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How the two Theranos trials led to different outcomes for Elizabeth Holmes, Sunny Balwani

(NEW YORK) — The federal fraud case against the top executives of the failed biotech company Theranos posed an interesting tale of two different trials, according to ABC News’ Rebecca Jarvis.

Jarvis, the host and creator “The Dropout,” ABC News’ podcast that chronicled the case against its founder Elizabeth Holmes, spoke with “Start Here,” Friday following the conviction of Ramesh “Sunny” Balwani, the former president and COO of Theranos, on fraud charges.

A jury on Thursday convicted Balwani, Holmes’ former romantic partner, on 12 counts of fraud for his role in defrauding investors and patients.

The company claimed it could run any blood test using only a few drops of blood via its so-called proprietary technology. However, according to prosecutors, their product, a machine called “Edison,” could never run more than a dozen blood tests at a time.

Balwani joined Theranos in 2009, six years after Holmes created the startup, and quickly rose to be its president and chief operating officer.

Holmes, who faced 11 counts of fraud, one less than Balwani, was convicted on only four counts of fraud in January, which related to investors.

The feds originally charged Balwani and Holmes together, but their trials were later severed after Holmes revealed she may testify to abuse at the hands of Balwani. He denied those allegations.

Jarvis said Holmes taking the stand was a key factor in the different outcomes.

“[The abuse claims] did not come up at his trial, but for during [Holmes’] seven days of testimony, they were a big portion of what she talked about,” Jarvis told “Start Here.”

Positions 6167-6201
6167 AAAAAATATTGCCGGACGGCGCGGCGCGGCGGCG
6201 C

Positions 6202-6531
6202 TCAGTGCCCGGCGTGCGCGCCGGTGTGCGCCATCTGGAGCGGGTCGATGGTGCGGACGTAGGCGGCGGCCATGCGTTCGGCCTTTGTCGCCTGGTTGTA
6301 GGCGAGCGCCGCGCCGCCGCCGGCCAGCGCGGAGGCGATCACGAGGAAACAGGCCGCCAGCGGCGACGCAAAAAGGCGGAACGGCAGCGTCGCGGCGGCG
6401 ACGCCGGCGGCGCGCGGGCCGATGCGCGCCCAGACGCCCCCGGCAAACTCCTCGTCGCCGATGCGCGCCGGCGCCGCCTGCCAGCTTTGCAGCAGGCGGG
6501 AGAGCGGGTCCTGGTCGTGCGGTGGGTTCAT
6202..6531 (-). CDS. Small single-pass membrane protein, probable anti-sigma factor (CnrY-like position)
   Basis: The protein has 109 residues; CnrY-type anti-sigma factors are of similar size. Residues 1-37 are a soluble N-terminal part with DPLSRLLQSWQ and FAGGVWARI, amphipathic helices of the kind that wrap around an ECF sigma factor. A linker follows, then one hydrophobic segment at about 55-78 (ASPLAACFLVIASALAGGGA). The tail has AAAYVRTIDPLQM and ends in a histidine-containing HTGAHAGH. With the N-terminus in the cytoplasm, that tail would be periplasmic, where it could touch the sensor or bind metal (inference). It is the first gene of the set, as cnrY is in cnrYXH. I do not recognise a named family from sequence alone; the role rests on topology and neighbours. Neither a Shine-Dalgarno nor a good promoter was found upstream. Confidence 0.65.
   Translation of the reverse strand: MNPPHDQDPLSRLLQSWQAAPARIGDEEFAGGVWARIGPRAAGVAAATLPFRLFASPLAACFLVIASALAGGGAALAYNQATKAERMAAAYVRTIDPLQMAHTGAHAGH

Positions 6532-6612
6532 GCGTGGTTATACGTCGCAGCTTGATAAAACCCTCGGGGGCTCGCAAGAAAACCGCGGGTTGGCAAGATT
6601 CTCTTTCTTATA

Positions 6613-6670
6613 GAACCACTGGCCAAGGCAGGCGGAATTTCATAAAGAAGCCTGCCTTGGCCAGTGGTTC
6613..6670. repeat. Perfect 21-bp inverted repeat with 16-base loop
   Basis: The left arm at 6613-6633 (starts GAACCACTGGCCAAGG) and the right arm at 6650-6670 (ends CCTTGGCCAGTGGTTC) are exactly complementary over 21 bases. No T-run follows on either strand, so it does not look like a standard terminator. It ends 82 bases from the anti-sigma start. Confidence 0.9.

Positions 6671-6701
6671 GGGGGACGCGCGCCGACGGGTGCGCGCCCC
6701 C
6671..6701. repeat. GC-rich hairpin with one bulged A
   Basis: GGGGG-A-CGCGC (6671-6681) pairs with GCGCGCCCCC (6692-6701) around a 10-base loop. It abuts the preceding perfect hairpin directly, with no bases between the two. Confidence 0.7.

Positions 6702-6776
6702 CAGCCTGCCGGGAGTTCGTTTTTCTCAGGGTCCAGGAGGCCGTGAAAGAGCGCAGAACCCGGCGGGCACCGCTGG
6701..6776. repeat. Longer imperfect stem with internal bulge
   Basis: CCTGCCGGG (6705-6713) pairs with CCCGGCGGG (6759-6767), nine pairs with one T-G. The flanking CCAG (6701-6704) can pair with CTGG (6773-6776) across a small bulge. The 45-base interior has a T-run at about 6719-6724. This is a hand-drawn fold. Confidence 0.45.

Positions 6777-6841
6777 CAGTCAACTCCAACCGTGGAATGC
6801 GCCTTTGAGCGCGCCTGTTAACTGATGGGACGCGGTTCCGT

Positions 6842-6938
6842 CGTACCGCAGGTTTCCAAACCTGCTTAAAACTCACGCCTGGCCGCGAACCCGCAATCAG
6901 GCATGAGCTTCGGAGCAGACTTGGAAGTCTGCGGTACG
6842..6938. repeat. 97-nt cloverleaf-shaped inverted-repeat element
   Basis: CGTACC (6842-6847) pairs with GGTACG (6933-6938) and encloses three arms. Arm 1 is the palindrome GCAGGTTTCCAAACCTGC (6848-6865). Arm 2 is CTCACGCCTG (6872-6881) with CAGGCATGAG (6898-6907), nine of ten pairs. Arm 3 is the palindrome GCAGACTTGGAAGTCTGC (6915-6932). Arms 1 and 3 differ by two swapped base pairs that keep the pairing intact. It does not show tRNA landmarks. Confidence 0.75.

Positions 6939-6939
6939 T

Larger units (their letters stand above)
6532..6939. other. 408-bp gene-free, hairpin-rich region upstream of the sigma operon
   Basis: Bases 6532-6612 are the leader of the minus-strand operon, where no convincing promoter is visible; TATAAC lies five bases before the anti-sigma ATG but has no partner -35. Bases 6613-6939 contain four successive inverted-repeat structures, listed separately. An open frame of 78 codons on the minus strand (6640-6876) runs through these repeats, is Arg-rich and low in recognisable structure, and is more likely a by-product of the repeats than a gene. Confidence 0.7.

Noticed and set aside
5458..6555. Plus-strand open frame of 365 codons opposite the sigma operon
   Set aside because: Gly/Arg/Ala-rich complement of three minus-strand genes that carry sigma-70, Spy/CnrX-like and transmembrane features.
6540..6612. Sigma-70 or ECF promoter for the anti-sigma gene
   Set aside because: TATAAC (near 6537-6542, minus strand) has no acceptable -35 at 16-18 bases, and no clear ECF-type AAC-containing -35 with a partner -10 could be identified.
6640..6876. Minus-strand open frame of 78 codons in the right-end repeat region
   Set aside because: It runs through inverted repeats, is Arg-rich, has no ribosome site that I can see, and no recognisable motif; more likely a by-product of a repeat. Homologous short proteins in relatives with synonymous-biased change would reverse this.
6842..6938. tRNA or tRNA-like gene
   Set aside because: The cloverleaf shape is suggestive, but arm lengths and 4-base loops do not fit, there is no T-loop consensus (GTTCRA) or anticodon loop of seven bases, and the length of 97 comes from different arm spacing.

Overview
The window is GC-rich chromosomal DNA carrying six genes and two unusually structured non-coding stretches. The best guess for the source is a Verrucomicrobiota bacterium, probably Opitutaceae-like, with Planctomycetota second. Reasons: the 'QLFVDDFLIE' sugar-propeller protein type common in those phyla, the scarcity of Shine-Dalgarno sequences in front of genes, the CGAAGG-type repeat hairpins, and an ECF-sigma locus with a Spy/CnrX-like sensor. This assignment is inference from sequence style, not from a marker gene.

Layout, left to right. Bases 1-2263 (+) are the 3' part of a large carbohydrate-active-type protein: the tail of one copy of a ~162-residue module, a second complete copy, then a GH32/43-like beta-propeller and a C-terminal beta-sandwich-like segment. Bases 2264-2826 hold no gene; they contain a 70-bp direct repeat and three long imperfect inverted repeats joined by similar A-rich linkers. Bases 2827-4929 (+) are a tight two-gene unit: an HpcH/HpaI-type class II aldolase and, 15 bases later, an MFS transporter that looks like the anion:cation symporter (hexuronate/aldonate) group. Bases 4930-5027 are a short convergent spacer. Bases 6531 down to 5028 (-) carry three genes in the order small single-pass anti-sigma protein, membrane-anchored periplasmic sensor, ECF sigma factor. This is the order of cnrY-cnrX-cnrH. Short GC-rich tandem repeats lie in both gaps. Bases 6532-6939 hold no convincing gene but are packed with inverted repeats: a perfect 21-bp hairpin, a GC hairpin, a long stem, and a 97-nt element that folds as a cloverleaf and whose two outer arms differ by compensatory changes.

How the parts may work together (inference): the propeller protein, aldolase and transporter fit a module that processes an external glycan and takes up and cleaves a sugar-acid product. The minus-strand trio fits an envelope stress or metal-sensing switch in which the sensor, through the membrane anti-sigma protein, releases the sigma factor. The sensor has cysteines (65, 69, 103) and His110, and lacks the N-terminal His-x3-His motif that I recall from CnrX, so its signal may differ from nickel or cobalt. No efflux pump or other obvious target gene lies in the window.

“The biggest difference is that he didn’t take the stand to say, ‘I didn’t do this,’ or…raise his own objections to the claims against him.”

Jarvis noted that after the federal government filed its charges against the duo, Balwani’s attorney initially told her, in 2018, this was a business failure and they were in it together. Things changed once they faced separate trials and evidence such as texts and e-mails that implicated that Balwani came to light.

“You think about a jury who is supposed to know nothing about any of their backstory, and they’re shown these things like…case pictures of her so much younger than him, supposedly having to rely on him for his expertise,” she said.

“You can imagine where the jury may have found that presentation more sympathetic than Sunny Balwani who had experience,” she said.

Holmes is scheduled to be sentenced in September and Balwani later this year. Both face a maximum sentence of 20 years in prison per count.

Holmes’s attorneys have filed an appeal and Balwani’s attorneys are expected to follow suit, according to Jarvis. However, Jarvis said legal scholars and other experts say those appeals are rarely successful.

However, the case will have a broader impact on the business world and how future start-ups present themselves to investors and customers, she said.

“You don’t get to run a successful business on what might happen in the future. You can’t tell investors what might happen in the future. You can’t tell patients that your product might someday be up to snuff when it isn’t,” Jarvis said.

For the full backstory on Balwani, Holmes and Theranos, listen to ABC News’ podcast “The Dropout.”

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